One of the most used and simplest design patterns is the Singleton Design Patter. This pattern is part of creational design patterns and deals with special form of object creation. It basically restricts the instantiation of a specific object to more than one. It is especially useful in cases, where there should be single shared instance of an object such as DB connections, logging system or configuration manager, caching manager.

The basic idea is having private constructor and a getter that delivers same instance of an object. In following example we have three kind of Singleton method implementations:

  1. in classical…


Clean Coding in Java with examples

Photo by Philipp Berndt on Unsplash

Clean Code is a key to a better, performant, efficient software system. For almost all software products, except very tiny ones, there will be lots of code and some of them will be indeed bad code. Over time developer teams will change, technologies will change, viewpoints to certain patterns will change and at the end of the day, some code will be bad code. So there is no way to guarantee that source code of a software product will be of only clean code. But there are some golden rules that experienced developer should always have in mind when coding…


DIP: Dependency Inversion Principle

Photo by Tim Mossholder on Unsplash

(skip the first paragraph if you have already read other parts of this blog series)

This article is the last part of the blog series, dedicated to well-known software design principles, that evolved over time and were finally summarised by Robert C. Martin with initials of the corresponding principles. These principles guide us how to build well-designed software systems, giving best practices for arranging classes, functions, building blocks. We will look at each principle in depth and apply it to the Spring Boot Application. The idea is refactoring existing software based on these principles from architectural point of view.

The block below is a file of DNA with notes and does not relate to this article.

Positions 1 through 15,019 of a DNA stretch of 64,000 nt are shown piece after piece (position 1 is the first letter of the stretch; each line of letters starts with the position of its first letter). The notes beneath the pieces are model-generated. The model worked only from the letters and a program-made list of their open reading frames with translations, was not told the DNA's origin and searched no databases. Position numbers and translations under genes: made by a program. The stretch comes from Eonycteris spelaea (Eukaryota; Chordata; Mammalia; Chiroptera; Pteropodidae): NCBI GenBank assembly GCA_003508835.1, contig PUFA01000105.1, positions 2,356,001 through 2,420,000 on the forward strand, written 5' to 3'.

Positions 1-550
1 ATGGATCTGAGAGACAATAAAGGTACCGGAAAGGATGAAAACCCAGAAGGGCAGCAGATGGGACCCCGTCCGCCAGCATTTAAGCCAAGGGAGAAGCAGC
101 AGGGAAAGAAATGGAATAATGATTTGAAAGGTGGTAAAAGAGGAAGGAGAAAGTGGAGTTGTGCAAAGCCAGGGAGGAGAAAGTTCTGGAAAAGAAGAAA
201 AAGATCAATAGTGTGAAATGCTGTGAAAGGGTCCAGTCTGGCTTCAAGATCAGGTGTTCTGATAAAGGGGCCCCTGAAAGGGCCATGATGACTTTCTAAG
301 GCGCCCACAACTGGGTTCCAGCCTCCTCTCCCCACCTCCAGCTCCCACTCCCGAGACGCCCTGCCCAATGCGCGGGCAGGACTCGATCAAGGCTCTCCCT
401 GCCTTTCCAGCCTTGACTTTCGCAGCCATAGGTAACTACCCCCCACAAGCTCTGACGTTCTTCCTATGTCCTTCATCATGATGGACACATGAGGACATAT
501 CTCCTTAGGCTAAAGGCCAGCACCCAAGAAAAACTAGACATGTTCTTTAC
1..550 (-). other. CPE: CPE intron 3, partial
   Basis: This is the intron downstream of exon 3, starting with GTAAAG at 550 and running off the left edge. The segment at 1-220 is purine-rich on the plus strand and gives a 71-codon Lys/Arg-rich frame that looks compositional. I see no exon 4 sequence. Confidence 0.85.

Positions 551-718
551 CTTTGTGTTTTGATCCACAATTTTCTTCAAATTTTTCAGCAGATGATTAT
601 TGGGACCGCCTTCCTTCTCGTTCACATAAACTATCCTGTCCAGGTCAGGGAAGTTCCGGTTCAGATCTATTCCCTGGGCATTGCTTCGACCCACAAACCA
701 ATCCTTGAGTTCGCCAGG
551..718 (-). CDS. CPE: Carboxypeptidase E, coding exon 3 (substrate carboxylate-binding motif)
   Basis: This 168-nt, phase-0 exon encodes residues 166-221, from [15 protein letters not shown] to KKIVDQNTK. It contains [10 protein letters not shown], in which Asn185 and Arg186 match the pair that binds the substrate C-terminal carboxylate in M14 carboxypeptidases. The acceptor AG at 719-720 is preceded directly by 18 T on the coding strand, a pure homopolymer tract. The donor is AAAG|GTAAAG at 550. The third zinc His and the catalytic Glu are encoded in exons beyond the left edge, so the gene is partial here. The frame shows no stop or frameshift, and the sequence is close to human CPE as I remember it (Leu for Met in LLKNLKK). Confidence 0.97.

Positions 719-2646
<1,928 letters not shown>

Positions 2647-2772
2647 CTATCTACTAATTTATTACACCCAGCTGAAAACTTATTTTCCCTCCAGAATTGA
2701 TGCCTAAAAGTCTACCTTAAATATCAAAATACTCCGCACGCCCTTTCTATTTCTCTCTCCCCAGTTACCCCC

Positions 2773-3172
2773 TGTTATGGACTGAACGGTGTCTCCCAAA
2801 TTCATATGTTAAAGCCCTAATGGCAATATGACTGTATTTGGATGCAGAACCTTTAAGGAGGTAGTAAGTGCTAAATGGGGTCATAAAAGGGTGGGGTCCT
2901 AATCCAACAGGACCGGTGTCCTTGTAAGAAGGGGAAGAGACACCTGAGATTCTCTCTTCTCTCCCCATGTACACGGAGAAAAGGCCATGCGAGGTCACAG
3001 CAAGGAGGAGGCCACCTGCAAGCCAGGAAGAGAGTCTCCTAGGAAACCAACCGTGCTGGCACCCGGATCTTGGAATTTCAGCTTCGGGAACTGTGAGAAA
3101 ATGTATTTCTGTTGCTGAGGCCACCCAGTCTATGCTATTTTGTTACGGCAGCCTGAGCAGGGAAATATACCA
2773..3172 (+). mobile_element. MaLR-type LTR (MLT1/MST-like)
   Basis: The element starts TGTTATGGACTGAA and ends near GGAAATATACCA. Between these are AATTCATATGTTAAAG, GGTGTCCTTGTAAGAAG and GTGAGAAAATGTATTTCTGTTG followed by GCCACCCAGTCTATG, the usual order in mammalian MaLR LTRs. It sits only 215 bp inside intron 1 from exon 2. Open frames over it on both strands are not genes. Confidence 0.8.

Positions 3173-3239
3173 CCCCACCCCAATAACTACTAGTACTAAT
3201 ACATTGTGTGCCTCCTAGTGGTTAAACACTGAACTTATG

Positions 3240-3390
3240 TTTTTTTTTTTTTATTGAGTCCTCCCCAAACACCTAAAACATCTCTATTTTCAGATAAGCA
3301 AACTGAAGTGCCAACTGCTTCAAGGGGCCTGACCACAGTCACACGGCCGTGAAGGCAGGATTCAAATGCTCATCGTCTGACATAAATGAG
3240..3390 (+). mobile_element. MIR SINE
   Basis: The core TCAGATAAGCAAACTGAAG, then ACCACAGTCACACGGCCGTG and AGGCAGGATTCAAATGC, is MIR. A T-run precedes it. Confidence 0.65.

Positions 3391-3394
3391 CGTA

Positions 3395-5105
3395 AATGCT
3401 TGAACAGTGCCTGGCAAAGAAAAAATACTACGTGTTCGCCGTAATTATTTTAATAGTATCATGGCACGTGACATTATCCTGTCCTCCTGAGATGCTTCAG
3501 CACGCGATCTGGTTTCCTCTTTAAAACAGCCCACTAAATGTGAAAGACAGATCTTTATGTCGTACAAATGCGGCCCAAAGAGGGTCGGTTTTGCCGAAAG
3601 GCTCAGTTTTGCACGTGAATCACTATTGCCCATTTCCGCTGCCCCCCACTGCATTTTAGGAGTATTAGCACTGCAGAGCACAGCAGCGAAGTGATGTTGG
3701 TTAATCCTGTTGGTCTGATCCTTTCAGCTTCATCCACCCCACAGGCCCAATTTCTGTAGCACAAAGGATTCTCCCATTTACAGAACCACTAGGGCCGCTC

The…


ISP: Interface Segregation Principle

Photo by Agustín Lautaro on Unsplash

(skip the first paragraph if you have already read other parts of this blog series)

This article is the fourth part of the blog series, dedicated to well-known software design principles, that evolved over time and were finally summarised by Robert C. Martin with initials of the corresponding principles. These principles guide us how to build well-designed software systems, giving best practices for arranging classes, functions, building blocks. We will look at each principle in depth and apply it to the Spring Boot Application. The idea is refactoring existing software based on these principles from architectural point of view.

The…


LSP: Liskov Substitution Principle

Photo by Sam Moqadam on Unsplash

(skip the first paragraph if you have already read other parts of this blog series)

This article is the third part of the blog series, dedicated to well-known software design principles, that evolved over time and were finally summarised by Robert C. Martin with initials of the corresponding principles. These principles guide us how to build well-designed software systems, giving best practices for arranging classes, functions, building blocks. We will look at each principle in depth and apply it to the Spring Boot Application. The idea is refactoring existing software based on these principles from architectural point of view.

The…

Ali Zeynalli

Senior Software Engineer with focus on Software Architecture, Software Design.

Get the Medium app

A button that says 'Download on the App Store', and if clicked it will lead you to the iOS App store
A button that says 'Get it on, Google Play', and if clicked it will lead you to the Google Play store